GENERAL BACKGROUND Most of Oakland was built before the first City of Pittsburgh zoning ordinance was approved in 1923.


Most of Oakland was built before the first City of Pittsburgh zoning ordinance was approved in 1923. That means the existing conditions at the end of World War I guided the zoning rules and contributed to defining different land use categories and how they related to actual physical geography of the city. The current zoning ordinance is a modification of the 1923 ordinance.

The Color of Law discusses zoning as one of several US government policies and instruments that shaped land use in American cities in the 20th century. The main question when reading the chapters in The Color of Law: what role specifically did zoning play in segregation and exclusion of certain racial groups from home ownership? How did zoning ordinances – which are enacted by municipal and city governments – relate to policies enacted at the Federal level?


Starting with the zone in North Oakland you studied in Project 3.c. — see attached.

Comparing your zone with the current zoning that applies to the same part of the neighborhood:

Which buildings / parcels fall into which zoning categories? Are the parcels you studied part of a single zoning area or multiple zoning areas? Which ones?

Are there inconsistencies and exceptions when you compare the use of specific buildings and the uses authorized by the zoning map?

Compare your parcels with the Federal Home Owners’ Loan Corporation [HOLC] map of (1937)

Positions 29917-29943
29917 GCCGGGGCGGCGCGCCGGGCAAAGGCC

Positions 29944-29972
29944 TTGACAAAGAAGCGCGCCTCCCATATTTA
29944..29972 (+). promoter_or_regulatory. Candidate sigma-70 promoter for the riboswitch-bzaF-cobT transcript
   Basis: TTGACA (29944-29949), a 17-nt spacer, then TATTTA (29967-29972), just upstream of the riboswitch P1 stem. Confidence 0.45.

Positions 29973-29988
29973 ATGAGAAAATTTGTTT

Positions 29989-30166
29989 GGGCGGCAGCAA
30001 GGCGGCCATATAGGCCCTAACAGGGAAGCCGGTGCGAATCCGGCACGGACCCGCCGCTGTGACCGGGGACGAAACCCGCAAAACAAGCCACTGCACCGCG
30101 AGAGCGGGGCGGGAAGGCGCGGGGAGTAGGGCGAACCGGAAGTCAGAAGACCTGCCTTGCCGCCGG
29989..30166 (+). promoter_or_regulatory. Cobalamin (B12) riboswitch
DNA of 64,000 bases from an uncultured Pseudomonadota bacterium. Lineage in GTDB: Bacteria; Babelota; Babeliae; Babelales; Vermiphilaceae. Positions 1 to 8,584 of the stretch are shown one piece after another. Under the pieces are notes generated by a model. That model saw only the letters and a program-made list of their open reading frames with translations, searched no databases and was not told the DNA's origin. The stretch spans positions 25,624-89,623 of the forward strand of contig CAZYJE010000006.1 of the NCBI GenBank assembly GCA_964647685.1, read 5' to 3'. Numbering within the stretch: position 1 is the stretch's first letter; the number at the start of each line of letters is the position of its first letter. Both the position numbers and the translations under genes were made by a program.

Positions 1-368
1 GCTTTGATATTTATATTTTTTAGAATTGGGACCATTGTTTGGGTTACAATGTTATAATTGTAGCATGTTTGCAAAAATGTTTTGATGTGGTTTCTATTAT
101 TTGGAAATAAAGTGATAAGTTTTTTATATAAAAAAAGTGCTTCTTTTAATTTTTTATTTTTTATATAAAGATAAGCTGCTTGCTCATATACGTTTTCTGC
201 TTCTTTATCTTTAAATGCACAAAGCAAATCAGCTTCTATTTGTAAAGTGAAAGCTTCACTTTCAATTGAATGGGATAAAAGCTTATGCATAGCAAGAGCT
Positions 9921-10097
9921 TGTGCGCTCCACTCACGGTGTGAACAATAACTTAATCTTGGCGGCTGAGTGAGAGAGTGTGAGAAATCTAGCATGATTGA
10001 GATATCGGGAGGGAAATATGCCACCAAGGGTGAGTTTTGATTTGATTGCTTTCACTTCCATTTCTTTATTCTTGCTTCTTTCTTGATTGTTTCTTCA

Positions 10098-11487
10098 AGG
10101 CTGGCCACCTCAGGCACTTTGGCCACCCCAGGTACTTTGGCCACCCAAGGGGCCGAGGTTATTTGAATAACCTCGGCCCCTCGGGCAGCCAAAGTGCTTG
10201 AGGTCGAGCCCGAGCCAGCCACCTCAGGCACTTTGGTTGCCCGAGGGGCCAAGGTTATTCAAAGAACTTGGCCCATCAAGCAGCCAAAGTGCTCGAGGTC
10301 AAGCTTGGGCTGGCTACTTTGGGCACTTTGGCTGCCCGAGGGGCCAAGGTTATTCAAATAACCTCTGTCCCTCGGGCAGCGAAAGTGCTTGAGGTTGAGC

What was the state of your neighborhood deemed to be?
What were its “detrimental influences”?
What were its “favorable influences”?

Based on reading The Color of Law Before Renaissance:

What aspects of the built environment do zoning ordinances define?
How does zoning shape development?
What seem to be the guiding objectives of zoning?
How do those objectives create exclusions?


Introduction: overview of zoning in the Pittsburgh and the American context; how your studied zone of North Oakland from Project 3.c. fits into Pittsburgh zoning.

Part 1: referring to the Color of Law, discuss how zoning shaped the urban fabric of American cities and how zoning was used to achieve specific goals.

Part 2: referring to Before Renaissance, what were the objectives of zoning in Pittsburgh when the first ordinance was approved by City Council in 1923? How do those objectives relate to the issues described in the Color of Law? What are the points of contact between the analysis of zoning in Before Renaissance and The Color of Law? What issues are elaborated in The Color of Law that aren’t covered in Before Renaissance?

Part 3: referring (1) the zone you researched in Oakland (2) the Federal Home Owners’ Loan Corporation [HOLC] map of 1937 (3) the current zoning ordinance — what patterns of land use do you observe? What exceptions or “non-conforming uses” can be identified? How does the existing built environment you have studied – the pattern of buildings, the changes in height, building use, ownership, etc. – reveal the effects of zoning?

Conclusion: A key element of the analysis of zoning in The Color of Law and Before Renaissance is the emergence of zoning ordinances in the United States at a specific moment in time, guided by a small group of individuals. What characterizes those individuals and how are their objectives apparent in the built environment today?

Link to all sources and notes: